‘Wine Fridays’ leave UK PM with new hangover
London (AFP) – British Prime Minister Boris Johnson has attended weekly drinking sessions by his staff throughout the pandemic, according to a report on Saturday that fueled fresh calls from his own party for the embattled leader to step down.
Tory MPs, many of whom were spending the weekend in their home constituencies, say they are inundated with messages from constituents outraged by tales of rule breaking in Downing Street.
Johnson himself was spending the weekend in self-isolation, after a family member tested positive for Covid. The opposition Labor Party said he was “literally hiding” and should quit.
Whether Johnson and his staff knowingly broke the law during the Covid shutdowns is the central question being addressed in an investigation by senior civil servant Sue Gray, which could report next week.
After weeks of denials and stonewalling, Johnson this week apologized to Parliament for at least one boozy event organized by his staff which he attended in May 2020, when Britons were banned from socializing.
Two more parties took place in April 2021 as Queen Elizabeth II prepared to bury Prince Philip, her husband of 73 years. Downing Street sent its apologies to Buckingham Palace, calling it “deeply regrettable”.
But these were not isolated events, according to Saturday’s Daily Mirror, which published a photograph of a wine cooler delivered to a Downing Street backdoor in December 2020.
He said the staff would fill the fridge with suitcases full of booze and that Johnson would often drop by on their “wine hour Fridays.”
“The idea that he didn’t know there were drinks is total nonsense,” a source quoted by the newspaper said.
“If the Prime Minister tells you to ‘let off steam’, he’s basically saying that’s fine.”
In response, a Downing Street spokesman said the government was awaiting Gray’s inquiry “to establish the facts around the nature of the gatherings” during the pandemic.
“Save the Big Dog”
But at least five Tory MPs say they have already tabled letters asking for a vote of no confidence in the Prime Minister.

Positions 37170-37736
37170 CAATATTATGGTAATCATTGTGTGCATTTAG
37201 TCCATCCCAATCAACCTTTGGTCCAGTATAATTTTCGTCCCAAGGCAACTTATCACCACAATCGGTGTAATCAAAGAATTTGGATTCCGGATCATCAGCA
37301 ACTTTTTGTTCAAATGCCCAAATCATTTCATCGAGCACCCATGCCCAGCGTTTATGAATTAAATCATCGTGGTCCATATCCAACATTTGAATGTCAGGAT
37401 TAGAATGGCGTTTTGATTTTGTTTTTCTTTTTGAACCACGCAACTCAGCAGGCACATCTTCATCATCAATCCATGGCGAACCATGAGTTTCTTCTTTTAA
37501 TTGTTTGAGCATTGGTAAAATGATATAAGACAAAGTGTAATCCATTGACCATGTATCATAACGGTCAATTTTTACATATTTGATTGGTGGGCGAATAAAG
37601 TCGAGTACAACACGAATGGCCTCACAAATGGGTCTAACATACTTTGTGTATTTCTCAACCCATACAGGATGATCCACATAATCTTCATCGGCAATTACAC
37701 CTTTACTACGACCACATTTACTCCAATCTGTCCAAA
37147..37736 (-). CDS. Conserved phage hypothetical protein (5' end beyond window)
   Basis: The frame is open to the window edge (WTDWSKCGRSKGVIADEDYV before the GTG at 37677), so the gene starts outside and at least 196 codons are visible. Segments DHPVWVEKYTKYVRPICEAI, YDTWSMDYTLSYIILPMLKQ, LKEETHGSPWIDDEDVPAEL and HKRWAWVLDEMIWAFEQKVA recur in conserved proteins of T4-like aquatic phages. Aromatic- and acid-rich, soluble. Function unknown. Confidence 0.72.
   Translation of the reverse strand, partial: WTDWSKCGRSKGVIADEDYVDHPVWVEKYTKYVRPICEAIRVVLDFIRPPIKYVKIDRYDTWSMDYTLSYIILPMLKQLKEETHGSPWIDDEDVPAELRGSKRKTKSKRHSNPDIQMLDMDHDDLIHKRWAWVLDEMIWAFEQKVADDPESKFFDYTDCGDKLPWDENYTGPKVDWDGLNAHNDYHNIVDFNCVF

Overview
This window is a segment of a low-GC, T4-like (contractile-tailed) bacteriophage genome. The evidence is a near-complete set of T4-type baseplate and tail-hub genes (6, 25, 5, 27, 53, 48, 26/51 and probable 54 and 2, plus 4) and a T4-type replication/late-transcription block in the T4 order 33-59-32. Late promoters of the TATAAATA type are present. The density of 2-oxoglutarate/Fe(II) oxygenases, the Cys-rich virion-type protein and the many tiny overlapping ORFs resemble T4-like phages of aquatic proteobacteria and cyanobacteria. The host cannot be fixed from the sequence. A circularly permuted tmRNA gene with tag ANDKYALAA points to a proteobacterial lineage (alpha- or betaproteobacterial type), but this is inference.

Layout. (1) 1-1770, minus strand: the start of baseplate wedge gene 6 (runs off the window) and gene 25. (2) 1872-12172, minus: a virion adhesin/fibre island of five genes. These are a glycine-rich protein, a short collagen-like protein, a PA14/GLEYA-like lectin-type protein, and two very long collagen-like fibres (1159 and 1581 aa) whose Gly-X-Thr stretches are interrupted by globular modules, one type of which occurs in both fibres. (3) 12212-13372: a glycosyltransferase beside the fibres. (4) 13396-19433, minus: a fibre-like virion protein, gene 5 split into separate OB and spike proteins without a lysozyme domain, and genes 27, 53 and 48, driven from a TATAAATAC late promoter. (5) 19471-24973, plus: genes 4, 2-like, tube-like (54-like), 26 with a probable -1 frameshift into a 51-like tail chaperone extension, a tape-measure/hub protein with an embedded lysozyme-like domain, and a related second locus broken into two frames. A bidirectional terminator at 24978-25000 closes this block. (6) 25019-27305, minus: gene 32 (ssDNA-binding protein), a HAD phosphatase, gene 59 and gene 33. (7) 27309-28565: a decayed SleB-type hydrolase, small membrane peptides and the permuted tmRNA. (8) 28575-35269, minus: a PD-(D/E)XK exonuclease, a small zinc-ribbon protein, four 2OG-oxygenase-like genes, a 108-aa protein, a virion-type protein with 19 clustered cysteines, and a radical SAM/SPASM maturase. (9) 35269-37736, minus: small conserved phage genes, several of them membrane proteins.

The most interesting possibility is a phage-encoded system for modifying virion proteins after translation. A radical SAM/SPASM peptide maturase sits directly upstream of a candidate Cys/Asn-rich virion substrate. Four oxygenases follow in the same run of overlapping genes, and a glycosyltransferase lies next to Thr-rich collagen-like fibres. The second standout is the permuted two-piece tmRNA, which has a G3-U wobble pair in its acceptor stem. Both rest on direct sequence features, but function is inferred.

After the Mirror report, Tory MP Andrew Bridgen said Johnson had “lost the moral authority to lead”.
He had presided over a staff culture “one rule for them, and the rest of us do as we’re told”, Bridgen told BBC television.
Most cabinet members rallied behind Johnson, but support from some, including powerful finance minister Rishi Sunak, was decidedly lukewarm.
Pensions minister Guy Opperman has broken ranks to say Johnson “needs to change his ways”, describing the personal toll compliance with lockdown rules had taken on his family.
“I’m quite emotional about this because in May 2020 my wife and children were sick and they went to the hospital. I couldn’t go there to support them,” he said. at the BBC.
The Oppermans’ newborn twins died in June 2020.
Since the Downing Street ‘partygate’ revelations began to emerge last month, many other Britons have come forward with heartbreaking stories of being denied a final goodbye to their dying loved ones during lockdowns.
The drip threatens to overshadow a reported plan from Downing Street dubbed “Operation Save Big Dog” to save Johnson’s leadership after the Gray report came out.
The Independent newspaper said the plan would see key Downing Street aides eliminated.
The government has already signaled its intention to ease current Covid restrictions in late January, and Johnson’s allies have touted his achievements in office, including his delivery of Britain’s Brexit withdrawal from the European Union.
But Labor, which surged in the polls, said Johnson was “not fit for office”.
“We are witnessing the shattered spectacle of a Prime Minister mired in deceit and deceit, unable to lead,” Labor leader Keir Starmer said in a speech on Saturday.
© 2022 AFP